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Susquehanna Life

Trout Cooking Tips and Recipes

Aug 08, 2014 03:58PM ● Published by Erica Shames

Trout Cooking Tips
By Mary Syrett

Trout recipes, with few exceptions, involve a limited amount of cooking. Brown trout taste best when lightly pan-fried, oven-baked, smoked or barbecued. Keep in mind:

  • The backbone should be removed to facilitate eating.
  • Leftover scraps from trout recipes can be used to make a delicious pasta sauce.
  • When pan-frying brown trout, use a small amount of cooking oil. Pan fry on medium heat for two to three minutes (no more) per side.
  • Poaching involves cooking fish gently in seasoned liquid for a few minutes. For a brown trout fillet that weighs around four pounds, you’ll need a 12-inch, extra-deep skillet with lid. If a large skillet is unavailable, you can cut the fish into quarters and use two smaller pans. (Just make sure the pieces fit in a single layer on the bottom of each pan.) If cooking liquid doesn’t completely cover the fish, add white wine.

RECIPES

Poached Brown Trout

1 pound fresh trout
1 teaspoon olive oil
1 tablespoon finely chopped gingerroot
1 bunch chopped green onions
2 tablespoons lemon juice
1 teaspoon dill
1 teaspoon salt
2 tablespoons unsalted butter, melted (if serving fish hot)
2 teaspoons small capers (if serving hot) and
2 tablespoons light mayonnaise (when serving cold).
Rinse trout and pat dry with paper towels.
Heat olive oil in a sauté pan; then add the ginger and green onions and toss for two minutes. Add lemon juice, dill and salt, together with enough cold water to just cover the trout when placed in a microwave-safe dish. Then put fish in the dish and cover with the seasoned liquid. Place wax paper over the surface and microwave on high for four minutes.
Remove brown trout and cut into pieces to serve hot with melted butter and capers. To serve cold, place fish in the fridge to cool rapidly in the liquid. Drain and quarter, then serve with mayonnaise.

Cornmeal Coated Brown Trout 

(4 servings) calls for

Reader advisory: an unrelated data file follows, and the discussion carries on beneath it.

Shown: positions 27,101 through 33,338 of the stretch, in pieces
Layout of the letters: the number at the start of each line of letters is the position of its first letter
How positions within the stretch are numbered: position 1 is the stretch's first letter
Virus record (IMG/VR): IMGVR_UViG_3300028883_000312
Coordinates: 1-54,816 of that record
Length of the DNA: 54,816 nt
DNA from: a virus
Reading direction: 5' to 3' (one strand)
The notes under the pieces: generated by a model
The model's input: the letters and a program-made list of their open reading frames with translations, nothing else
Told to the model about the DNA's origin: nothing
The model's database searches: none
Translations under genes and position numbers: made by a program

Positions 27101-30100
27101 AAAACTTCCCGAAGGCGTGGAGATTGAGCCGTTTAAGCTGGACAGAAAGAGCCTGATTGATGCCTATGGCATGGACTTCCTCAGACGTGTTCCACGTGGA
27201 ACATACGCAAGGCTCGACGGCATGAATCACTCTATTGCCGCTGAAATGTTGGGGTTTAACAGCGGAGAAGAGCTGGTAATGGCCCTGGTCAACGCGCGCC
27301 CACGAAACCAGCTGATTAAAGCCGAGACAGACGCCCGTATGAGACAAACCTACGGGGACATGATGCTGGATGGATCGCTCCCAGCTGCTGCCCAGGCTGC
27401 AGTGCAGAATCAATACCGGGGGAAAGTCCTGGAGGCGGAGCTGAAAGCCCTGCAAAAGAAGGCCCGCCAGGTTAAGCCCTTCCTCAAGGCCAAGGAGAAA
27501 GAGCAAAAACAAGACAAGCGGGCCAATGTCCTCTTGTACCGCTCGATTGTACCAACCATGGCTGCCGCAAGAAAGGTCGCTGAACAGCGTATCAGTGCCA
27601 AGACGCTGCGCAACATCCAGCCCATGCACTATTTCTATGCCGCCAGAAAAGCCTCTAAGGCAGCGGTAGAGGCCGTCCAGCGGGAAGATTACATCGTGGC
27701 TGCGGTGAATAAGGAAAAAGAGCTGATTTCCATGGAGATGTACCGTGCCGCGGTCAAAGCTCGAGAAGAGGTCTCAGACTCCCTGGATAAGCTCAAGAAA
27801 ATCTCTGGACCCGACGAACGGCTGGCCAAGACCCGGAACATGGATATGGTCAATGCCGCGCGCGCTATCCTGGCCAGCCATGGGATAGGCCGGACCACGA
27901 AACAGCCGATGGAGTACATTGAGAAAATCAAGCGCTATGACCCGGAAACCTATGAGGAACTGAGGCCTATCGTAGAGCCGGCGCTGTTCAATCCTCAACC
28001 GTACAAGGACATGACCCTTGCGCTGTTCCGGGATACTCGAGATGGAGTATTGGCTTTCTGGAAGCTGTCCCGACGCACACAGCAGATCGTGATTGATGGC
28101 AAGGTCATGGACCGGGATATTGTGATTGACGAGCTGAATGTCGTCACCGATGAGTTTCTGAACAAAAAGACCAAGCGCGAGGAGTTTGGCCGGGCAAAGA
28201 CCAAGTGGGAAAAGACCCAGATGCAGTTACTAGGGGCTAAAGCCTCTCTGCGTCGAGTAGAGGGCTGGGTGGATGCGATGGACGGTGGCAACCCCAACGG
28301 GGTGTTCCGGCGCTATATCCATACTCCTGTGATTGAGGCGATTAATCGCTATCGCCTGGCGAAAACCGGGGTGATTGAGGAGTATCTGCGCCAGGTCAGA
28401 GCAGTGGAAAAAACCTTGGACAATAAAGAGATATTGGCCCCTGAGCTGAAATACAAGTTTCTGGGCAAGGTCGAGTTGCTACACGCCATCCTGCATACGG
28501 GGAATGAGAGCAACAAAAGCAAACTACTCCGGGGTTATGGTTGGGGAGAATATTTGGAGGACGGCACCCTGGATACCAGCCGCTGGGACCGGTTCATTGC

4 fillets
1 cup cornmeal
3 eggs
1 bottle of dark beer
half a cup of corn flour
1-teaspoon onion powder, plus salt and pepper.
Soak trout for half an hour in the beer, then prepare a breading station with corn flour, eggs (beaten) and cornmeal, all in separate bowls. Dredge fish in the corn flour, then in the eggs, and finally through the cornmeal. Fry until golden brown in a pan using a small amount of cooking oil. Serve with tartar sauce.

Grilled Brown Trout with Mustard Glaze.

Being a cold water fish, brown trout delivers a good supply of omega-3 fatty acids. Its natural fat makes brown trout a superb candidate for grilling. This mustard glaze doesn’t overwhelm the flavor of the fish. For it you need
2 tablespoons whole-grain mustard  
2 tablespoons mayonnaise
1 teaspoon dry mustard
2 teaspoons finely chopped fresh dill
1 teaspoon lime zest
2 teaspoons soy sauce
2 teaspoons brown sugar
4 trout fillets
2 tablespoons vegetable oil
half a teaspoon each salt and black pepper
Whisk together the mustard, mayonnaise, dry mustard, dill, lime zest, soy sauce and brown sugar, then set aside.
Preheat grill to medium-high. Brush both sides of the fillets with oil and season with salt and pepper. Place fish on the grill, then spread mustard glaze over the top and sides of each fillet. Close grill and cook over medium heat until glaze is golden and the fish is cooked through, taking about 25 minutes. Use a long-handled spatula to gently transfer the cooked fillets to a serving platter. Serve warm.

Hot, fresh asparagus spears complement brown trout meals. You might commence your fish dinner with red tomato soup and finish off with toasty macadamia biscotti.
For a wine, consider a French 1996 Chateau Maligny Chardonnay, a 1996 Beringer Napa Valley Appellation Sauvignon Blanc, or 1997 Handley Sauvignon Blanc. You might also experiment with a delicious white wine from Italy, such as a pinot grigio.

Wherever you find yourself in Susquehanna Country, you can have a great day fishing for brown trout and see the rewards of your angling efforts soon thereafter sitting invitingly on a trout and vegetable-filled platter. It really doesn’t get much better than this on a warm or cool day. Enjoy.

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